Unfortunately, our timing was going to be bad to see them, since Tom would be busy the day we came through. However, he did invite us to join the mid-week raft-up being held by the Sailing Club of Oriental in the South River, where we were planning to anchor. Sure enough, as we set our anchor, we were hailed by Take Five, the host boat of the raft up. We were given a “water taxi” ride over to Penelope, the cat that was the gathering point. It was a great group of people, although I’m not sure one more person could have been wedged aboard before the evening was done. We were graciously received and enjoyed our time together. You just never know what will happen next.
After traveling over 200 miles on the ICW, we were looking forward to getting back outside on the ocean for a couple of daytime hops down the coast. This took away the stress of watching depths and waiting for opening bridges.
For the first hop, we took a tip from Lunasea’s trip south last year and decided to anchor in Cape Lookout Bight to line up for a run south outside from there to Wrightsville Beach. The anchorage had water that was a little deep for anchoring, but plenty of room. There were only 2 other boats in the huge space and we made an easy run the next day to Wrightsville Beach. We wanted to be sure to arrive in daylight, so we left before sunrise to ensure we made it. We got a boost from the 20 knots of wind behind us so we could average almost 7 knots over the trip, ensuring our trip in the inlet before sunset.
Although we had stayed near Southport at South Harbor Village 3 times, we had never actually visited the town of Southport until this visit. We decided to get some exercise and headed out for the long (8-mile) walk from the marina to town. (It’s only 2-3 miles by water.) Since Marianna was docked in town, we made it to their slip and collapsed for a bit before heading out again to explore the little town. Its history is associated with the river pilots and, during the Civil War, blockade runners, which guided ships into the Cape Fear River from the ocean. Many of its historic homes are preserved and a picturesque waterfront park invites a lazy afternoon walk. We sampled a few of the stores which reminded us that Christmas is on its way and managed to find an ice cream store that wasn’t closed for the season.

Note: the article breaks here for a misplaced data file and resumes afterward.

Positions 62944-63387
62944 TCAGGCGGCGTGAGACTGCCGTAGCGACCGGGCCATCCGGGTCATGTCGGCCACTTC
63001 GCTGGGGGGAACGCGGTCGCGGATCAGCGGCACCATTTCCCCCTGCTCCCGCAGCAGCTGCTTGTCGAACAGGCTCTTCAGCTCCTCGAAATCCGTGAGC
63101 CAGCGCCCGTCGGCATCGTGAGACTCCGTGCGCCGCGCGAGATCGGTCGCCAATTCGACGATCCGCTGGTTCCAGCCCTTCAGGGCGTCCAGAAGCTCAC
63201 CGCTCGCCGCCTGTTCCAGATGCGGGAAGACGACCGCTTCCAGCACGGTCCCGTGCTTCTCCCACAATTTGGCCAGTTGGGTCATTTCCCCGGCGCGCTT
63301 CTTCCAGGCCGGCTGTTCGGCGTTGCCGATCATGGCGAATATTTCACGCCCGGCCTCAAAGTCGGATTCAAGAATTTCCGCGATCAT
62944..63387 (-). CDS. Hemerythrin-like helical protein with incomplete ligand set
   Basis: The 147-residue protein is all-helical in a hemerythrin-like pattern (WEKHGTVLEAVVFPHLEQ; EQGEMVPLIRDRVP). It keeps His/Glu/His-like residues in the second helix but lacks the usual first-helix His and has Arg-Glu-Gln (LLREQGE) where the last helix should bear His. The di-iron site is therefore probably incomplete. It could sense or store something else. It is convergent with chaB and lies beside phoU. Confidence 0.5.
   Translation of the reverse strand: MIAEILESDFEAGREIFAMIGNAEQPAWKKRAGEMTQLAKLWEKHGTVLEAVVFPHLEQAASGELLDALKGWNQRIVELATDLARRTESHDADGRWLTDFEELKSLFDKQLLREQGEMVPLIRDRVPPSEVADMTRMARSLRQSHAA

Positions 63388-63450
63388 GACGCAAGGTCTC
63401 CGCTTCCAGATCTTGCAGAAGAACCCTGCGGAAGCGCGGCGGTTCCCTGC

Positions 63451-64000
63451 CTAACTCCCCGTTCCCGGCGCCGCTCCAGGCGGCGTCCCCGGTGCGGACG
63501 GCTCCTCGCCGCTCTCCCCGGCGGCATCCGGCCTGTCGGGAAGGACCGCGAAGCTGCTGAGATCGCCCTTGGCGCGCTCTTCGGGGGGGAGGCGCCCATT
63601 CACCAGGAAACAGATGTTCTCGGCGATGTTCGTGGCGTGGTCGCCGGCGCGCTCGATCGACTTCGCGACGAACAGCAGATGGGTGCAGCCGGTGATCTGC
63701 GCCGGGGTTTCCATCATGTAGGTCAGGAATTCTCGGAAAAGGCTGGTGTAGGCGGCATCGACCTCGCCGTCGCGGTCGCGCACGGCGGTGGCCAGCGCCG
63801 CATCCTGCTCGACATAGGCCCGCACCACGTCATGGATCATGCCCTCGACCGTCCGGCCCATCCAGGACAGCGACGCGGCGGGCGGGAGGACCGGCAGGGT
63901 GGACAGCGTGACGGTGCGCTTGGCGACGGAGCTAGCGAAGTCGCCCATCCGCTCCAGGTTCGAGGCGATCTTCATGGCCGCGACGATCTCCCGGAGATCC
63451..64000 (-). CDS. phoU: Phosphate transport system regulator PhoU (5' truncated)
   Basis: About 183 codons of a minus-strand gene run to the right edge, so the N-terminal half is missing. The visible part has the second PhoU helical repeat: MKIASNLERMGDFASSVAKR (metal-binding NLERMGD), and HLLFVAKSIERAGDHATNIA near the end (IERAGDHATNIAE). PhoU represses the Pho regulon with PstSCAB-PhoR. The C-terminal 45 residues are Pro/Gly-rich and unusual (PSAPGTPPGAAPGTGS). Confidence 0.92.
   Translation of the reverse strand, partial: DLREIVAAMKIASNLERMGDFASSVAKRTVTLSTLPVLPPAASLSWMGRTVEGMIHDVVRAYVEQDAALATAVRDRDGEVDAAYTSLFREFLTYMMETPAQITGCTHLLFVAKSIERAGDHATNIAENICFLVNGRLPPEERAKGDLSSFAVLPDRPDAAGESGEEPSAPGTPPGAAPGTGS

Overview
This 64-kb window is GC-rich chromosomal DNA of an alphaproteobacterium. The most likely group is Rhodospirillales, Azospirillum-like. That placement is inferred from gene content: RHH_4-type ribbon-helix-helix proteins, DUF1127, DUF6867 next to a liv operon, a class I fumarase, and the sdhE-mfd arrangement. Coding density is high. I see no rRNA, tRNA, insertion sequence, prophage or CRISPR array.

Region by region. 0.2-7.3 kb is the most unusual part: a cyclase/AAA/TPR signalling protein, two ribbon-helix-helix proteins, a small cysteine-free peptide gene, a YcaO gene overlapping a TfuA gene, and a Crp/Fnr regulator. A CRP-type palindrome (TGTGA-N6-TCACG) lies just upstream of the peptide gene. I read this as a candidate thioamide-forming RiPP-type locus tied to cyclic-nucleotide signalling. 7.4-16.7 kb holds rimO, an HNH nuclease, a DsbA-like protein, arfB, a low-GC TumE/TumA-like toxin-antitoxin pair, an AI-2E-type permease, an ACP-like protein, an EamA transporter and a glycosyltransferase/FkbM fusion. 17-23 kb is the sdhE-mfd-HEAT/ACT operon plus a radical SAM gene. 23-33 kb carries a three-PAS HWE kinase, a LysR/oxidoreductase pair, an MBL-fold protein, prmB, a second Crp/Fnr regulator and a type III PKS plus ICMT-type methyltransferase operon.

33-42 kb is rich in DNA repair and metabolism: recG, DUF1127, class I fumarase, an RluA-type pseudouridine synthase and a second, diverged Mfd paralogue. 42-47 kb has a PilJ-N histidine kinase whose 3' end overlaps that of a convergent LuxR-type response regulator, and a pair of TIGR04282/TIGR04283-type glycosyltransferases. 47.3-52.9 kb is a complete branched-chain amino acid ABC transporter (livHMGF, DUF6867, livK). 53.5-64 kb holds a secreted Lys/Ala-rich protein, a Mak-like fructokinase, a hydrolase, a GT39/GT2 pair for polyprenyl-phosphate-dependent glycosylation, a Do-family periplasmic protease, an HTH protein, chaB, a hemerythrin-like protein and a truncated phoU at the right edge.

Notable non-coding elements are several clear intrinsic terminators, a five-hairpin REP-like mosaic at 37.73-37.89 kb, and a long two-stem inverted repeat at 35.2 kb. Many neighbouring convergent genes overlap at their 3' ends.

On our outside run from Cape Lookout to Wrightsville Beach, Fred on Marianna discovered a problem with a couple of his batteries overheating. This problem was persisting as we traveled a couple more days, so we spent a few days at Barefoot Landing to give him time to isolate the problem. We took the same time to equalize our batteries and change the oil, just to stay busy.
Dave also made a breakthrough in using the ham radio to get more weather information. He found the right software to receive weather faxes of the NOAA forecast GRIB charts. This allows us to get detailed weather when an internet connection is not available and/or NOAA marine forecasts are out of reach or not sufficient. He’s initially using the WeatherFax software, which may not be the final choice for these faxes long term, but it was the first he was able to make work.
Georgetown, SC and then . . .
We headed out from Barefoot Landing on November 15th for Georgetown, SC and a plan to head out to Fernandina the next day. We were dismayed to read the depth sounding when we pulled into our slip, which made us conclude we would be firmly aground when we wanted to pull out early the next morning. In a more unusual move, we decided to raft to Marianna to ensure we could pull out the next morning. As we planned to pull out Friday morning, Marianna found herself aground, but we decided to try to get out anyway. We were both successful, and headed for the Winyah Bay and the ocean.
Unfortunately, a problem with the refrigeration on Marianna early in the trip caused us to turn around and instead take an inside route to Isle of Palms, which is where this entry finds us. We’re still looking to travel south to Florida outside, but we’re watching the weather.